The aim of the course is to explore and develop nuanced understandings of a range of contemporary issues and debates in International Business, and further develop the skills that will enable lifelong learning. To this end, emphasis is placed on ‘problematizing’ current understandings of contemporary issues in international business by placing them in their historical context, tracing the evolution of knowledge, and questioning taken-for-granted assumptions that inform current theory and business practice.  Sources of contemporary issues include debates in the academic literature alongside current events in business and society. A focus on contemporary issues means that specific topics covered will vary over time.  Nonetheless, indicative issues include: How do crises – such as global pandemics or financial crises – shape the location decisions of multinational enterprises and re-shape core IB theory? What are the implications of using English as a ‘lingua franca’ for relationships of power and the management of diversity within MNEs? How can innovative small firms shape international institutions for competitive advantage, or is this solely the domain of government and large MNEs? How do MNEs foster – and destroy – subsidiary initiatives and local entrepreneurship? In what ways do MNEs advance or detract from the United Nations’ sustainable development goals, such as ‘reduce inequality’ and ‘economic growth’? The exploration of these and similar questions will draw on the latest academic literature and case studies of international businesses.  Students will be expected to make connections across contemporary issues and revisit prior learning with new understanding

Description of the teaching methods
The course is based on eight 3-hour lectures, amounting to a total of 24 lecture hours, and six 2-hour (small-group) tutorials, amounting to 12 tutorial hours. The lectures are designed to introduce students to contemporary issues and surrounding debates relating to both industry practices and research in international business. Emphasis is placed on problematizing what is taken-for-granted in both theory and practice, with the implications of alternative ways of understanding and acting being explored. Connections across the contemporary issues covered in each lecture are explored.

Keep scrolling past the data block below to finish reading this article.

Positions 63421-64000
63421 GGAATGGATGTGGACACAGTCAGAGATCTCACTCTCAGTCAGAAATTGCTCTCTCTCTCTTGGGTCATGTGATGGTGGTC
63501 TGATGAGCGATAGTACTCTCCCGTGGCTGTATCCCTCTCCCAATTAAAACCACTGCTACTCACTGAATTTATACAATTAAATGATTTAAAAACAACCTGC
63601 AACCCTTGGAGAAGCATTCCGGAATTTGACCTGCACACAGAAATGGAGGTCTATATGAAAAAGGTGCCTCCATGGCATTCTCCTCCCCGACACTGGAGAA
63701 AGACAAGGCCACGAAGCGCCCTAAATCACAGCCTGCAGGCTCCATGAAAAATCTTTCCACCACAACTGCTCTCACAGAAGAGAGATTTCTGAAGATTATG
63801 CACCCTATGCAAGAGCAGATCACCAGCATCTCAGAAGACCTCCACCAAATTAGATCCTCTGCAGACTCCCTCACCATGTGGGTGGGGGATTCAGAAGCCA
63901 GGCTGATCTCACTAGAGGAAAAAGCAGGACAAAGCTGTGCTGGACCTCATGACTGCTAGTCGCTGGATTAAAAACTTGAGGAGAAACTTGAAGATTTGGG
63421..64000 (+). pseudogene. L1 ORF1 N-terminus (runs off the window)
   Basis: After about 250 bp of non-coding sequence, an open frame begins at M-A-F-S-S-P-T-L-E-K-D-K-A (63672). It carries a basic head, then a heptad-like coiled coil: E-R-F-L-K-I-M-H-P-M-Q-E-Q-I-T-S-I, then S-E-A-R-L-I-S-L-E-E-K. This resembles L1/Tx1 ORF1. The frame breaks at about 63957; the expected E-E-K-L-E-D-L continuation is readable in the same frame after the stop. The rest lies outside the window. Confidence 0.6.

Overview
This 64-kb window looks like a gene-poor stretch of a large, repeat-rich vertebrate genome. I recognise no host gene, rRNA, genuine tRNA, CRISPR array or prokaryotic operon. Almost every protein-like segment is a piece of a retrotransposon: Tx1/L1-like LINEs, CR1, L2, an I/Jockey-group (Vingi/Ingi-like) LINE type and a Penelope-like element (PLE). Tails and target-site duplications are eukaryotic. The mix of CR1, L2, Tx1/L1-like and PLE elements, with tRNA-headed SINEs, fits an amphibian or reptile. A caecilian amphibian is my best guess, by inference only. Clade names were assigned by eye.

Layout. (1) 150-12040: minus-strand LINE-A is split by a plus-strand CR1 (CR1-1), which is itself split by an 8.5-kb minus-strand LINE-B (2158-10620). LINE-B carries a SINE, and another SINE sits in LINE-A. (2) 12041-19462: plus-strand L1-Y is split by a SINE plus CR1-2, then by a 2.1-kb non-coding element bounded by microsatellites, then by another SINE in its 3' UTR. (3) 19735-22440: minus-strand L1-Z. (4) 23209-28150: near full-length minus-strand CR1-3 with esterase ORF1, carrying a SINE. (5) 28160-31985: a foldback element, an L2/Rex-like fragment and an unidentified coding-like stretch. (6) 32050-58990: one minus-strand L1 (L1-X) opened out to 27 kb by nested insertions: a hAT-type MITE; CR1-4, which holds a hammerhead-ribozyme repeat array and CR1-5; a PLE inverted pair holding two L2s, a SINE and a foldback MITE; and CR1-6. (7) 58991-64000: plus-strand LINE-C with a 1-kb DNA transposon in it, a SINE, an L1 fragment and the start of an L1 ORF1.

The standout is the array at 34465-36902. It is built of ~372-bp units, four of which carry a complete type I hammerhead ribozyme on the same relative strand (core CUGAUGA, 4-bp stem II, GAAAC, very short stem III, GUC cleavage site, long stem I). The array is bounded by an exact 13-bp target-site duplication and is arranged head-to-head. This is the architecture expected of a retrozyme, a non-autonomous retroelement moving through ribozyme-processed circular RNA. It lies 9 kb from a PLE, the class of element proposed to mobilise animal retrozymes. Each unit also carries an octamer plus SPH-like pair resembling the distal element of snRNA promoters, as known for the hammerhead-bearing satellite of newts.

Collaborative learning communities are fostered through small-group tutorials, with active engagement and preparation in advance expected. The tutorials are designed to extend students understanding of the contemporary issues and related readings covered in lectures through: (1) application of the issues and debates raised in lectures to business case studies , reports on current events and the design of future research; and (2) the sharing of reflections on how this new learning may impact prior learning in this course or earlier, and students’ own professional practice – possibly leading to reinforcement of what is already known, greater recognition of the contingent nature of knowledge, or entirely new understandings. The skill development through tutorials thus fosters the reflective and collaborative capabilities that underpin one’s own and support others’ life-long learning.
Feedback during the teaching period
The students should actively seek feedback from the lecturers during lectures, tutorials and scheduled office hours. Tutorials provide a structured forum for peer feedback as students develop skills in the giving and receiving of constructive feedback as they share, discuss and critique insights with each other.
Student workload
class 36 hours
class preparation 116 hours
exam preparation 48 hours
Expected literature

This course will include selected readings from academic literature that address contemporary issues and debates in international business, augmented by case studies, contemporary news items, policy and industry reports, videos and blogs. 

Last updated on 14-02-2023